• Celsius’ valuation has jumped 2,542.3% from a pre-money valuation of $123 million last year to $3.25 billion today
  • The Canadian-based CDPQ has over $400 billion in investments, but this is its first cryptocurrency-based investment, Mashinsky and CDPQ said

The crypto lending network Celsius has closed a $400 million investment led by West Cap and Caisse de dépôt et placement du Québec (CDPQ), bringing its valuation to $3.25 billion, Alex Mashinsky, CEO of Celsius, told Blockworks on Tuesday. 

The Canadian-based CDPQ has over $400 billion in investments, but this is its first cryptocurrency-based investment, Mashinsky and CDPQ said to Blockworks.

“To cross the divide and place some bets on this new asset class is an extremely (rare) thing you don’t see from major institutions,” Mashinsky said. “They understand this better than others and are moving in faster than people you would say would be fast movers. They saw the opportunity and decided to lead the round with WestCap,” he added.

The investment will help diversify CDPQ’s assets in the traditional financial sector while positioning it in the FinTech sector as well, Alexandre Synnett, executive VP and chief technology officer at CDPQ, said in an email to Blockworks.

“We consider this an appropriate time to invest in this new asset class by adopting a thoughtful approach and working with our partners towards regulation of the industry,” Synnett added.

Four-year-old Celsius previously raised about $22 million in a community round and $37 million in an initial coin offering, bringing its total raise to $459 million, Mashinsky said. He added that Celsius’ valuation has jumped 2,542.3% from a pre-money valuation of $123 million last year to $3.25 billion today.

During the same time frame, the company’s total assets passed the $25 billion mark, up 25 times from $1 billion a year ago, he said. Additionally, the platform has about 1.1 million users, up about 495% from around 185,000 users on the year-ago date.

Regulatory headwinds

The funding comes at a time where Celsius and others are experiencing regulatory headwinds as US regulators crack down on the crypto industry and companies that offer yields on digital assets. 

In late July, multiple states including New Jersey, Alabama and Texas filed complaints that BlockFi was offering unregistered securities to clients through its high-yield interest account service, Blockworks previously reported

Earlier this year, Celsius separately faced Cease and Desist Orders from state authorities in Texas and New Jersey that alleged the company’s yield-growing accounts for users were selling and offering unregistered securities.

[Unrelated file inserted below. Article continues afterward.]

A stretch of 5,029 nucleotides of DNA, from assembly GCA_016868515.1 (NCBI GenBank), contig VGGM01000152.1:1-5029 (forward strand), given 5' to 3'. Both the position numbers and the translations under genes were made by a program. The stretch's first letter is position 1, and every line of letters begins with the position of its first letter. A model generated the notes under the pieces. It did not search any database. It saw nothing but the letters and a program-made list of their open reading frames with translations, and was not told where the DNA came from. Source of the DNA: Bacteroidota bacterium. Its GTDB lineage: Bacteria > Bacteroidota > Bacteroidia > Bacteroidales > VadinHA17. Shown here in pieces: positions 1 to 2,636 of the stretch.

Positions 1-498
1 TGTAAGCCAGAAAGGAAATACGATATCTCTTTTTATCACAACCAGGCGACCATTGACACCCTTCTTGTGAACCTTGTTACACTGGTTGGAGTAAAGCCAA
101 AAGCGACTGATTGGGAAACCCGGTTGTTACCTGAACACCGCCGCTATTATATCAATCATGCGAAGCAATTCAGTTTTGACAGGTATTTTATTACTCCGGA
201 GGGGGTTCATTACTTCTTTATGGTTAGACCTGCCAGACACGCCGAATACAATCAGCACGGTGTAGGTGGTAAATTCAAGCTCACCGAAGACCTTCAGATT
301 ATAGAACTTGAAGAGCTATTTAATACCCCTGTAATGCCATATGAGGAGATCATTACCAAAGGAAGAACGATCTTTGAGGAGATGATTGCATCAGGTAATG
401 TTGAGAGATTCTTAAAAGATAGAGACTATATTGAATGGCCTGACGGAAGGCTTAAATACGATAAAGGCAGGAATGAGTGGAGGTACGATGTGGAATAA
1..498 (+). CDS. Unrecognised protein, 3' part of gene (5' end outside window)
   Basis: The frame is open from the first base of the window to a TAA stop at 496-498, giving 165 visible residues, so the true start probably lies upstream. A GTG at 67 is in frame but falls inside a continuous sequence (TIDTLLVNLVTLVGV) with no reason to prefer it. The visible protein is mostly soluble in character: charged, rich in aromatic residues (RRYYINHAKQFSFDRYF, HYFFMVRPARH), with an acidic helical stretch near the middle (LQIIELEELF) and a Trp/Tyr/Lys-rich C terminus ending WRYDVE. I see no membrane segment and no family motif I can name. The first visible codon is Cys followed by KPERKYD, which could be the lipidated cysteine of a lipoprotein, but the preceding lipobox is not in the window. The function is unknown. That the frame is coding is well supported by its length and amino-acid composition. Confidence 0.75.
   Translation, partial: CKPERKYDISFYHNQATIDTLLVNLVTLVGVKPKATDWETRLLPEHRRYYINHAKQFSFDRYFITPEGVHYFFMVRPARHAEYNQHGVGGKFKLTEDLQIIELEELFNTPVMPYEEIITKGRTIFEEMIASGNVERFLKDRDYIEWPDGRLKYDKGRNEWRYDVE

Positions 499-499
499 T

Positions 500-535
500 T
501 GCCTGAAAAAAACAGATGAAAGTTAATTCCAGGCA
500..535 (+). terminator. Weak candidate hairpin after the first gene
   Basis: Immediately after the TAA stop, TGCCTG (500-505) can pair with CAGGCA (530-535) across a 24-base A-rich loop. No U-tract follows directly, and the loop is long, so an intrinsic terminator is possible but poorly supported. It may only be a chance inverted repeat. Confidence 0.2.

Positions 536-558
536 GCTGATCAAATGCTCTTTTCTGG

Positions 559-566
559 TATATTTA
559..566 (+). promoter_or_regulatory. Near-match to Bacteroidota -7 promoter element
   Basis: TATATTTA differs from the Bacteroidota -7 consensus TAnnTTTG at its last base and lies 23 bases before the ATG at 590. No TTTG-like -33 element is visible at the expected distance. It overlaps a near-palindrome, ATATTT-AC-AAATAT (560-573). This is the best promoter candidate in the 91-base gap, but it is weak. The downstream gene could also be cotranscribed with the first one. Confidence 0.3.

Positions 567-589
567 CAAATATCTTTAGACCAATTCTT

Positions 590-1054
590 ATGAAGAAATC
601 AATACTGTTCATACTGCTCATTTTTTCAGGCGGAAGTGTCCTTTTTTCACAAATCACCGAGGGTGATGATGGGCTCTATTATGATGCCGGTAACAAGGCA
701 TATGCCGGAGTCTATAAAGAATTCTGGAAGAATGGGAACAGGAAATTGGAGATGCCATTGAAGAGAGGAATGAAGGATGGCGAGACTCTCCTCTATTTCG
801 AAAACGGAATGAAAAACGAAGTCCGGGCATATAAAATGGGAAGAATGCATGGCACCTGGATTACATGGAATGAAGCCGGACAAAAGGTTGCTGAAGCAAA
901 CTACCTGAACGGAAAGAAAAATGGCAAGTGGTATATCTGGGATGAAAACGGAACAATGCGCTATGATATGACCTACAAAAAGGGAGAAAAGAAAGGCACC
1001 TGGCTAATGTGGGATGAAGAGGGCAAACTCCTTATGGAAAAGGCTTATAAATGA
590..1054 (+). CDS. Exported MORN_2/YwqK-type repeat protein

Mashinsky said regulators want to know that if Celsius made a mistake, would they have enough capital to make sure everyone on the platform would get the money back? The answer is yes, he said, and that this capital raise will show the Celsius community and regulators that they are good actors and will put their community first.

“Our users want to feel comfortable, especially with the recent regulatory scrutiny, they want to see the company is well capitalized and that we can raise money. And the regulators are concerned about users and also want to see if the company is well capitalized,” Mashinsky said. 

Celsius and similar companies are not regulated like traditional banks and brokerage firms, so investors’ losses are not insured against or protected by the Securities Investor Protection Corporation or the Federal Deposit Insurance Corporation, the US Acting Attorney General Andrew Bruck said in a statement in September. 

“Due to the volatility of the cryptocurrency market and the lack of regulatory oversight, these platforms present a heightened risk of loss to investors,” Bruck added. 

Mashinsky said that as more crypto companies begin to understand yield offerings, they are scrambling to copy companies that have established their yield offerings like Celsius has. But at the same time, these new players are also offering all kinds of high-risk things to customers, so regulators view them differently, he said.

He didn’t disclose which companies he thinks are engaging in these practices, but said that Celsius will continue to take responsibility in offering yield on assets that will exist long-term. 

“We feel that everything we do is fully compliant,” Mashinsky said. “When you touch people’s money, especially when they’re retail customers, you have a very high responsibility, and most people in crypto were behaving like they weren’t governed by these rules. Now that the hammer came down, the nails that were sticking out the most — as far as being not compliant — are the ones that are getting hammered,” he said. 

This story was updated on October 12, 2021, at 1:58 pm ET.

  • Jacquelyn Melinek is a New York-based reporter covering funding, decentralized finance (DeFi) and decentralized autonomous organizations (DAOs). She previously reported on energy markets for S&P Global Platts and Bloomberg News and is published in over 65 news outlets. She graduated from the University of North Carolina at Chapel Hill with a degree in Media and Journalism. Contact Jacquelyn via email at [email protected]